Why "1-for-1" Social Missions Matter

December 21, 2015

Some have argued recently that companies with social missions don't really make the world a better place. But I disagree because I've seen it work firsthand.

In October, I went to Ghana to see the good work of Pencils of Promise, an education nonprofit based in New York that has dedicated itself to building schools globally for some of the world's neediest. It wins marks for its sustainable approach. It will only build a school when the local community has "skin in the game" and with support from the government, so that whether Pencils of Promise removed itself as an external variable or not, the school becomes an ever-present part of a growing community.

I did this because my company, CommonBond, supports Pencils of Promise with a strong social mission: For every degree we fully fund on our student loan refinancing platform, we fund the education of a student in need for a full year in a Pencils of Promise school. Similar to TOMS and Warby Parker, it's a "1-for-1" social mission, and it's the first of its kind in education and finance. It's been a part of our business from the very beginning.

I like the "1-for-1" model because the more profit a company makes, the more social good it delivers. It aligns incentives nicely between profit and purpose. It is sustainable. It scales.

I also understand the criticisms of certain social missions. The general one is that corporations have corporate social responsibility (CSR) units that donate to charity to simply "check the box," they don't really care; they just want to look good. The more sophisticated criticism is about well-intentioned social missions not being sustainable enough. Both have merit.

Those criticisms are important to understand, but should not be taken as discouragement from having a social mission in the first place.

If you're an entrepreneur who wants to drive social good and make a profit, it's important to know that profit and purpose don't have to be mutually exclusive. They can very much be mutually reinforcing, if set up as sustainable, thoughtful and authentic.

Instead of questioning well-intentioned entrepreneurs who want to drive social good through for-profit enterprise, what I really question is why more companies don't have social missions in the first place. True social missions, built into the core of their products.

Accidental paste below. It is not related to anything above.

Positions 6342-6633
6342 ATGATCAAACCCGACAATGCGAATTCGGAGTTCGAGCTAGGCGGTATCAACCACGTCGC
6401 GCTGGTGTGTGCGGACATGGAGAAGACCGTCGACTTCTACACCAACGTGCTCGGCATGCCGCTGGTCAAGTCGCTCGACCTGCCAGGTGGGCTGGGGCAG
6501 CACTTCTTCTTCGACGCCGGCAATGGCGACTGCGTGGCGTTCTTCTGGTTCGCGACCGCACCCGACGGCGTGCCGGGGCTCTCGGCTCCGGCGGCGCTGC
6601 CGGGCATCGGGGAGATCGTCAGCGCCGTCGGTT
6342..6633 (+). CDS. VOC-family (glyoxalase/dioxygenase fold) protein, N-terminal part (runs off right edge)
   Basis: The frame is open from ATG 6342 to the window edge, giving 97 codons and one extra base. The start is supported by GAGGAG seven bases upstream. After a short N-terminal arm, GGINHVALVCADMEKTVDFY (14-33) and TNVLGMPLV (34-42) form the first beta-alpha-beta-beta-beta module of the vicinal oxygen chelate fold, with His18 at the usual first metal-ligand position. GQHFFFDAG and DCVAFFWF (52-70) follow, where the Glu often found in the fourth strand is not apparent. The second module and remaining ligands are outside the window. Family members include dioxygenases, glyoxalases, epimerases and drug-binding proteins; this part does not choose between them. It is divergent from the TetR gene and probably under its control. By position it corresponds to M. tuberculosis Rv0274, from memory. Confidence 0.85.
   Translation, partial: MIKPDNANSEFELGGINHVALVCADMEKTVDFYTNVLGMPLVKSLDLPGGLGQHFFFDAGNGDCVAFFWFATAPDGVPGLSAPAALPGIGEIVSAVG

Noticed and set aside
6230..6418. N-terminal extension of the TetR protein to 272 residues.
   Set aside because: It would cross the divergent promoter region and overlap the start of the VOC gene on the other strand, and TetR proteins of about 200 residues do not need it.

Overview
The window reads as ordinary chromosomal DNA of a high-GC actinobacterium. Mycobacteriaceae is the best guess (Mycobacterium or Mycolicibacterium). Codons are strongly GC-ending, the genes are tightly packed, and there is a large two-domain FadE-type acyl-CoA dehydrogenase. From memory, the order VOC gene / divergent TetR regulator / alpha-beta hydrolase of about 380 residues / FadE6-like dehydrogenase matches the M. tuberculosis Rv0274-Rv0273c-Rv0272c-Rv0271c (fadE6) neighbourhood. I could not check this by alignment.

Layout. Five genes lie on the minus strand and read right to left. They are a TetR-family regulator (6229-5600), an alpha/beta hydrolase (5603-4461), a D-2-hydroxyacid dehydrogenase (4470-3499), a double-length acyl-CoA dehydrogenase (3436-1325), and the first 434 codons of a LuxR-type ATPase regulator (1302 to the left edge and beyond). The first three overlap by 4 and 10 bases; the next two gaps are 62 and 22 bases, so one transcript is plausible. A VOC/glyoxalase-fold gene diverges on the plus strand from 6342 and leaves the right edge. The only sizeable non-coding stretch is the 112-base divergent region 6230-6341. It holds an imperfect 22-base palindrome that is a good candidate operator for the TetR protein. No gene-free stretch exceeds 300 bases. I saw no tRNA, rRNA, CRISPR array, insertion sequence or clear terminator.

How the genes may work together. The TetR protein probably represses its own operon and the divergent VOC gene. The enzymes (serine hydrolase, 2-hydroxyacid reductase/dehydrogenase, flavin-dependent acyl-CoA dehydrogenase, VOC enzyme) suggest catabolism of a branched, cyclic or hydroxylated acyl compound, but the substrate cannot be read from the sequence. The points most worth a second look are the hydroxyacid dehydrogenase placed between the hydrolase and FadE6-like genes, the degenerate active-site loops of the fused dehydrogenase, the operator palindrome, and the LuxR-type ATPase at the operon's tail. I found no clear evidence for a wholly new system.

That's a world I want to live in. A world that honors and encourages more companies to develop meaningful social missions.

Imagine a world in which Coca-Cola builds a sustainable clean water well in a community in need for every 100 cases of soda sold. Or where American Airlines plants a tree for every 1,000 miles flown. Or where Exxon funds a solar panel for every 10 barrels of oil refined. Whatever the number, a company's social mission should make a meaningful difference.

You might think I'm a blind idealist. Truth is, I'm an extreme pragmatist. I run a company that has funded hundreds of millions of dollars in low-cost student loans that also runs a gross profit. Our social mission is the right thing to do—and that's why we have it—but it also turns out to be good business. Our customers go from borrowers to advocates, who drive awareness through word of mouth. Our employees join CommonBond in part because of our social mission—it brings greater meaning and purpose to our work. Our Social Promise says something about who we are as a company—and that has attracted phenomenally talented (and good) people to our team. When I talk to Neil Blumenthal of Warby Parker, he notices the same thing.

I'd like to live in a world where companies large and small think about how they can drive social good just as much as they think about how they can drive revenue and profit. And make it part and parcel to the core of what they do. From a place of inspired thought and holistic values, I think they can. Ultimately, it's a choice.

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